A Quick Guide to Getting Started in the Gig Economy
Admit it: You’ve been sitting in a cubicle farm for what seems like your entire life, working for someone who doesn’t seem to appreciate what you do, feeling overwhelmed and crazy busy for two days in a row, then so bored during the remaining three that you’re updating your Facebook status every half hour. Or maybe you’re just ready for a change in your career path. Either way, you’ve probably considered a foray into what’s called the “gig economy,” where you give yourself the title of consultant and essentially use your expertise to strike out on your own and start a business. It’s not an easy leap, however. There are lots of things to consider before you can make this exciting change in your career. Photo Credit: Pixabay.com
The Hard Work Ahead of You
Just because you’ve said goodbye to cubicle-land doesn’t mean life will be easy. Quite the contrary: working freelance means working, oftentimes harder because you need to drum up business, keep work flowing in, and be prepared to chase down payments for tasks you’ve completed — all that in addition to the work itself. You’ll need persistence, self-discipline, determination, and several other important characteristics to make it. If you definitely want to make a go at it, you’ll need some people in your corner and some tools to get you started.
Get Legal and Financial Advice
Long before you hand in your resignation letter and walk out the door, talk with an attorney and a certified public accountant. Ask any freelancers you know for recommendations. The attorney can help make sure you won’t violate any non-compete clauses in the contract or non-disclosure agreement you had signed with your employer. In addition, he/she can also advise on agreements or contracts you will have your clients sign before you begin work. Likewise, an accountant can help with such items as quarterly federal taxes, as well as any state and local taxes, you’ll need to pay, in addition to any financial planning assistance.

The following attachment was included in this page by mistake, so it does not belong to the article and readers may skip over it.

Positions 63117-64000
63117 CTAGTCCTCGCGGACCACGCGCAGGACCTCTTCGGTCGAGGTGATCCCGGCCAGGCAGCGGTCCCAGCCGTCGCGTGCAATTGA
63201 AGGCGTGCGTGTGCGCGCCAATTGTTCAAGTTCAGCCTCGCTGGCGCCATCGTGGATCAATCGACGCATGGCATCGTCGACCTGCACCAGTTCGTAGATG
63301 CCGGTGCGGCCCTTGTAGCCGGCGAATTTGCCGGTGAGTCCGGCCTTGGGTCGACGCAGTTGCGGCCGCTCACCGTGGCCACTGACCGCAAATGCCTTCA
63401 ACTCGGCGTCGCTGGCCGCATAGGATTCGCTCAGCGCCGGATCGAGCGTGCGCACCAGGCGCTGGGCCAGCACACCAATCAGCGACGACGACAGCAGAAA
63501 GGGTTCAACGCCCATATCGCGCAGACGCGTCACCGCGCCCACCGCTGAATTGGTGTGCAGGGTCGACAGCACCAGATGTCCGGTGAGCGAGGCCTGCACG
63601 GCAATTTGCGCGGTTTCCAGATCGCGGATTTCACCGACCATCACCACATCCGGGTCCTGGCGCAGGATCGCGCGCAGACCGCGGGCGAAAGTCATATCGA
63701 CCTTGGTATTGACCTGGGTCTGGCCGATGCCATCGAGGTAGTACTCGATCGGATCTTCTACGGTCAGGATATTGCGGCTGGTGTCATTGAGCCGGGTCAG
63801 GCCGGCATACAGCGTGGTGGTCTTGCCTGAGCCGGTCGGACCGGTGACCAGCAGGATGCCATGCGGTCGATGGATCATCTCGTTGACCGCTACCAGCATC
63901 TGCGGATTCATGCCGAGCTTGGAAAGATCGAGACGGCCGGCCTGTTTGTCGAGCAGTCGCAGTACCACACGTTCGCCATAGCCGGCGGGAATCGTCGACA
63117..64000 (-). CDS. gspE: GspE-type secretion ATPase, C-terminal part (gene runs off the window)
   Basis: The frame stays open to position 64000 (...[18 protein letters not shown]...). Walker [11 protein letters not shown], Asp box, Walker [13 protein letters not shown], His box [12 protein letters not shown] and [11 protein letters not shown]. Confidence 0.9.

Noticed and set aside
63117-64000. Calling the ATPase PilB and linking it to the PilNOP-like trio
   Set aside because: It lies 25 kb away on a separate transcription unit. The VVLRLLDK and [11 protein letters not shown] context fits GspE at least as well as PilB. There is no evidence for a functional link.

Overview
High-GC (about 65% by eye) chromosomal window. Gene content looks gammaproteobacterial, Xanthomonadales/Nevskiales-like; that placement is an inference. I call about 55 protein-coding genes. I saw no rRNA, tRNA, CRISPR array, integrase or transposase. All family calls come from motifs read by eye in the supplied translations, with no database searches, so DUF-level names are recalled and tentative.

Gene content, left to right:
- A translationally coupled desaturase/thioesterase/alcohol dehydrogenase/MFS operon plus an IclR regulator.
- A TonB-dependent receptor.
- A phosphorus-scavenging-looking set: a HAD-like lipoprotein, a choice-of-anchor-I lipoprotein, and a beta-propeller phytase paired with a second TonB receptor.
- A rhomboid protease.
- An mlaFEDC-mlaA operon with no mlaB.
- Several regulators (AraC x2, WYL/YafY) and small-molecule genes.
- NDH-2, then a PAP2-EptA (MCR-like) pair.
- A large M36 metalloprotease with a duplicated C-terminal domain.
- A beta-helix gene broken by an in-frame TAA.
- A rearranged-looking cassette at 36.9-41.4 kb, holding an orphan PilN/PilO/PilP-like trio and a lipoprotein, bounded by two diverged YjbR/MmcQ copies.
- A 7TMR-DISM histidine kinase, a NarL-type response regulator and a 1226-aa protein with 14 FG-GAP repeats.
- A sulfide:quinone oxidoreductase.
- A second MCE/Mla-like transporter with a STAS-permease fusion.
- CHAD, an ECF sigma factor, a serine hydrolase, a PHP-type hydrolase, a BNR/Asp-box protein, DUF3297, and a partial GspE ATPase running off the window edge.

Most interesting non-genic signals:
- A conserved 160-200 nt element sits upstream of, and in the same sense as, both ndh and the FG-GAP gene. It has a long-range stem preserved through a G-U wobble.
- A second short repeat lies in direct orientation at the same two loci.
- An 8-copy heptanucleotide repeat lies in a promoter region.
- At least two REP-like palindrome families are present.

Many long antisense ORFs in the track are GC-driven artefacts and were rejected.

Get a Business Card and Website — and Start Networking
An important phrase to remember as a freelancer is that “you are your own brand,” and an important part of that is your business card. A good one can leave a lasting impression on a potential client. All it essentially needs is your company name, your name, an email address, website, and a phone number. Modern technology makes it easier to print these in distinctive designs. And speaking of design, your website is also an important part of your brand. Long gone are the days of costly web hosting and the need to have someone’s nephew spend a year hand-coding a few web pages for you. Site hosting can be inexpensive, and there are several tools you can use to create your own simple, effective site design.
Once you get those going, it’s time to network, network, and network some more. Check with your local chamber of commerce for a schedule of social gatherings for professionals, seek out industry-related professional organizations, connect with people at your place of worship, join industry forums online, and use social media. The more connections you make, the more likely you are to land some gigs (or even team up with another freelancer).
Joining the gig economy is clearly more than just walking out the door of your current job and calling yourself a consultant. It takes planning, advice from legal and financial professionals, skillful marketing, and lots of networking. Overall, remember that you’re starting a business with yourself and your skills as the brand. If you want to succeed in your new business, approach it with passion, a high degree of determination, and a positive attitude. Most importantly, be willing to work hard.
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